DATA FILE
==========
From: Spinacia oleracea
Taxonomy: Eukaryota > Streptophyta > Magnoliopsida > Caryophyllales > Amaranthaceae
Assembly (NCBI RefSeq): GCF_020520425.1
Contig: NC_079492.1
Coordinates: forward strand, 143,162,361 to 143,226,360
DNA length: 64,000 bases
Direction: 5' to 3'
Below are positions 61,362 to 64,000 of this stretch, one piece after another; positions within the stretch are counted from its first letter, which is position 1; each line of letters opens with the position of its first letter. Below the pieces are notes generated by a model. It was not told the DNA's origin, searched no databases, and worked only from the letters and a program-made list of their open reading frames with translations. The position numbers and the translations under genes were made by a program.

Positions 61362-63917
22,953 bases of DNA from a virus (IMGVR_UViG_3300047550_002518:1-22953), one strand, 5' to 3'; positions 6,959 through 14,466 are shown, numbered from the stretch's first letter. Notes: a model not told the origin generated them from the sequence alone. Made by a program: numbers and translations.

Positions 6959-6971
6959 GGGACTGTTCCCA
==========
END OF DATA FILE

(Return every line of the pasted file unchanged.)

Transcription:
From: Spinacia oleracea
Taxonomy: Eukaryota > Streptophyta > Magnoliopsida > Caryophyllales > Amaranthaceae
Assembly (NCBI RefSeq): GCF_020520425.1
Contig: NC_079492.1
Coordinates: forward strand, 143,162,361 to 143,226,360
DNA length: 64,000 bases
Direction: 5' to 3'
Below are positions 61,362 to 64,000 of this stretch, one piece after another; positions within the stretch are counted from its first letter, which is position 1; each line of letters opens with the position of its first letter. Below the pieces are notes generated by a model. It was not told the DNA's origin, searched no databases, and worked only from the letters and a program-made list of their open reading frames with translations. The position numbers and the translations under genes were made by a program.

Positions 61362-63917
22,953 bases of DNA from a virus (IMGVR_UViG_3300047550_002518:1-22953), one strand, 5' to 3'; positions 6,959 through 14,466 are shown, numbered from the stretch's first letter. Notes: a model not told the origin generated them from the sequence alone. Made by a program: numbers and translations.

Positions 6959-6971
6959 GGGACTGTTCCCA